Although many of the TV, radio and print interviews with Max this late summer and early fall, while he has been on tour promoting his recent book, Republican Gomorrah, merely ask the same questions again and again, the LA Times Q&A session, while also reiterating some of what Max has been asked, goes into a lot of new territory.
Max's comments on the current dilemma facing progressives who ardently supported Obama in the 2008 election, and who are now disappointed, are notable. Blumenthal, like me, recognizes the historical nature of Obama's election, but has been concerned about some of the Messianic imagery:
Many liberals projected their own ambitions onto Barack Obama, as if he were a tabula rasa. Some had higher expectations of him than I’d seen of any politician from the Democratic Party.
Some of the followers of Barack Obama during the campaign reminded me of the Christian right, and he used evangelical language to appeal to them, with New Age themes like: “We are the ones we’ve been waiting for” — which is a phrase introduced originally by Maria Shriver. It’s a Hopi end times prophecy actually. This became a theme of his campaign. I saw his campaign as an illusion that brought together people from all different backgrounds, and actually did create a hopeful vehicle for change.
Progressive Alaska ends up writing both critical and praiseful essays about the President on a weekly basis. PA has also been the most critical of the Alaska progressive blogs toward Sen. Mark Begich, as he, like Obama, has become a centrist's centrist, particularly when handling the issues of outrageously out-of-control corporate lobbyists in DC, and in dealing with the corporations themselves, nation- and worldwide.
Blumenthal, notes that Obama's run to the center in 2009 is far different from the situation Bill Clinton found himslef in, particularly from 1995 on:
[Obama] become the centrist I always expected him to be. And in a different environment than when [President] Clinton was a centrist. Clinton was triangulating in response to a Republican Congress and a right-wing political environment.
Barack Obama is dealing with a progressive moment. He’s being pulled by various forces to the center and even to the right. Those that are disappointed with him should be disappointed with themselves because they’re not demonstrating the same energy that they displayed in propelling him into the White House and making him a historic figure. They’re not propelling his agenda and they’re not pushing him to fulfill any of the promises he made during the campaign. They have a faith in him, but no one should have faith in politicians.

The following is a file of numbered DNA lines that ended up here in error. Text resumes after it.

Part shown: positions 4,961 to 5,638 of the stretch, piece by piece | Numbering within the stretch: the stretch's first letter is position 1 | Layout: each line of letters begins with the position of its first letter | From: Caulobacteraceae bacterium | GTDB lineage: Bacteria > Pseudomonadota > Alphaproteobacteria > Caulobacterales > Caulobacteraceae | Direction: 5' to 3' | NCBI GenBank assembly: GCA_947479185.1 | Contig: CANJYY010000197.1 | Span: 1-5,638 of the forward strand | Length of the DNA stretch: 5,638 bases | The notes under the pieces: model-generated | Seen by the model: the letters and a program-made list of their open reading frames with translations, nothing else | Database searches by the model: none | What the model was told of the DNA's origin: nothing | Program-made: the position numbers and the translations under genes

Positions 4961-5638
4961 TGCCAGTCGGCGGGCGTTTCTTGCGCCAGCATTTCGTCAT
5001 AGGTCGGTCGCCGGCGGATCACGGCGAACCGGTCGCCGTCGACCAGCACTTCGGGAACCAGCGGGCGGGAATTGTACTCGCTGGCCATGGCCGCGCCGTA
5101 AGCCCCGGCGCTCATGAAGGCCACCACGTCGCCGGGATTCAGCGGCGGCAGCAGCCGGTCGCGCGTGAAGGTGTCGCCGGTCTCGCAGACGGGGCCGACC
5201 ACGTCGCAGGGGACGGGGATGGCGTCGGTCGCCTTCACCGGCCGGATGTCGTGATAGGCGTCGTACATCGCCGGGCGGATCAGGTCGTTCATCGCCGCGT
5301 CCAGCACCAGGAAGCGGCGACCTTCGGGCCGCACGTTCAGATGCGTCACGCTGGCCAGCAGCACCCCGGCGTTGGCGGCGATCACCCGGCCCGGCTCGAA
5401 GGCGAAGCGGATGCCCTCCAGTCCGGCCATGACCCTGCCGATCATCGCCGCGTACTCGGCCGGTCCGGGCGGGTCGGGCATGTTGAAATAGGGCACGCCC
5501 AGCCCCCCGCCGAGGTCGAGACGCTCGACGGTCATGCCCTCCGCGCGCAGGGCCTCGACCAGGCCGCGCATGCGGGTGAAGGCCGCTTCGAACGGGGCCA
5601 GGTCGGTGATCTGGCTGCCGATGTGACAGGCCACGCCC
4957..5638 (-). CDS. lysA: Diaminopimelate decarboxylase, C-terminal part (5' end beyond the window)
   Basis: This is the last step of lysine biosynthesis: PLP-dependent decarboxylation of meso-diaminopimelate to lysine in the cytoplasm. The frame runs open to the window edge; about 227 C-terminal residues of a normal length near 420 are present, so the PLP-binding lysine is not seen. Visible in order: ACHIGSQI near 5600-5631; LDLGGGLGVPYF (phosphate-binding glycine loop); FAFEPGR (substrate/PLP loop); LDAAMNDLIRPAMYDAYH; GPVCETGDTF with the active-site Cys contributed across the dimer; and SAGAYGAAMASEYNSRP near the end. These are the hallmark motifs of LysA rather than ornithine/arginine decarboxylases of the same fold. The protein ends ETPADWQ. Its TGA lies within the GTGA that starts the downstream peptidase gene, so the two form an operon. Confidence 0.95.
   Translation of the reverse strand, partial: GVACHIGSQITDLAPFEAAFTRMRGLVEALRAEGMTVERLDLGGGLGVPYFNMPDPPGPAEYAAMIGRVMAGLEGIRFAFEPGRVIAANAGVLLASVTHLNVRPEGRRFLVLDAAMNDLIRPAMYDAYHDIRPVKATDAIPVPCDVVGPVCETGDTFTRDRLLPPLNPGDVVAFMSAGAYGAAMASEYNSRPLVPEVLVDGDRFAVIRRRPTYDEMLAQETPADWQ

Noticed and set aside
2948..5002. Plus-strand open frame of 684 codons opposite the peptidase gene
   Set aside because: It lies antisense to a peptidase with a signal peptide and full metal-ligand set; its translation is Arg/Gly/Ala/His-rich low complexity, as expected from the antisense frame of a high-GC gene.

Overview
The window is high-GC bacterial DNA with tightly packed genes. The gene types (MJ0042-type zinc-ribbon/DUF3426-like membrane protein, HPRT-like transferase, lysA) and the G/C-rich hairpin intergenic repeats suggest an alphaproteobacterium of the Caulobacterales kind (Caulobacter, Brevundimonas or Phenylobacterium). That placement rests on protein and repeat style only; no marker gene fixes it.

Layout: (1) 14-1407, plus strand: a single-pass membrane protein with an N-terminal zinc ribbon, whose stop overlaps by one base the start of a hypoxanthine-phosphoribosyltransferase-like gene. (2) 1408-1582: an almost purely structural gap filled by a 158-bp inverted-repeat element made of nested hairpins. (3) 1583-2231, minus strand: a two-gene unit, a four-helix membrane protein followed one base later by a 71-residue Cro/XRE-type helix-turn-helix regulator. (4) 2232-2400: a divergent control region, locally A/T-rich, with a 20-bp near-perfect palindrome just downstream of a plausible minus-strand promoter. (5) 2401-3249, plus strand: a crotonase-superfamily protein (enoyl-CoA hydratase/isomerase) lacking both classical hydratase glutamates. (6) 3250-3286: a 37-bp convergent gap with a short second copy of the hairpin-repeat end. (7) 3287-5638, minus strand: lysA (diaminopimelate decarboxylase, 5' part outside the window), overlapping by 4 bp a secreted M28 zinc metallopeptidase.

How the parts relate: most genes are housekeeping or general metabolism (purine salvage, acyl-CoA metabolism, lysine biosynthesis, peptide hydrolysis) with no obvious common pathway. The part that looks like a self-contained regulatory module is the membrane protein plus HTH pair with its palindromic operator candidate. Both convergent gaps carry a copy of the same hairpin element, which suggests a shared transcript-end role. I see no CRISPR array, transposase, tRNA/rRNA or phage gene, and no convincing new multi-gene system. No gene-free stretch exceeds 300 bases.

Politicians are there to be pressured.
When asked what drew him to making videos, Blumenthal explains that he has noticed the effect of his YouTubes on a new generation of potential progressive voters:
I originally started doing it to show people what it was like covering this movement. When you read about it, it is almost unfathomable. But when you see it, it becomes undeniable. Seeing is believing.
Beyond that I wanted to distill my work to a younger audience that might even be more politically apathetic, but has intrinsic progressive tendencies.
LA Times: What age were you aiming for?
Any age from zero to 25.
This sort of reporting appeals to them more. They’ve become attracted to my videos. They’ve become really popular among the young audience.
For example, I spoke at University of California Riverside and they created an events page for me on Facebook, titled “Remember the Chicken Hawk Guy?” — referring to my video about the College Republicans.
I showed my videos to the entire high school of Dalton High in New York, and they were cheering and asking provocative questions, even the ninth-graders.
People could be more engaged in politics, if the way it was reported was more interesting and entertaining. At the same time, I want to continue to operate within ethical journalistic parameters.
If Alaska progressives are going to rebuild our Party, we'll need to get more local people like Max out there, covering Alaska GOP insanity, on a more regular basis. Dennis Zaki, Jesse Gryphen, and a few others have been doing investigative videography here. But we need to find ways to support more efforts by young people to get involved, give them examples of how that is to be done, and help them get the tools they need to do the job.
images - Max and Joe the Plumber; Max blowing Brian the Moose a kiss (by AKM)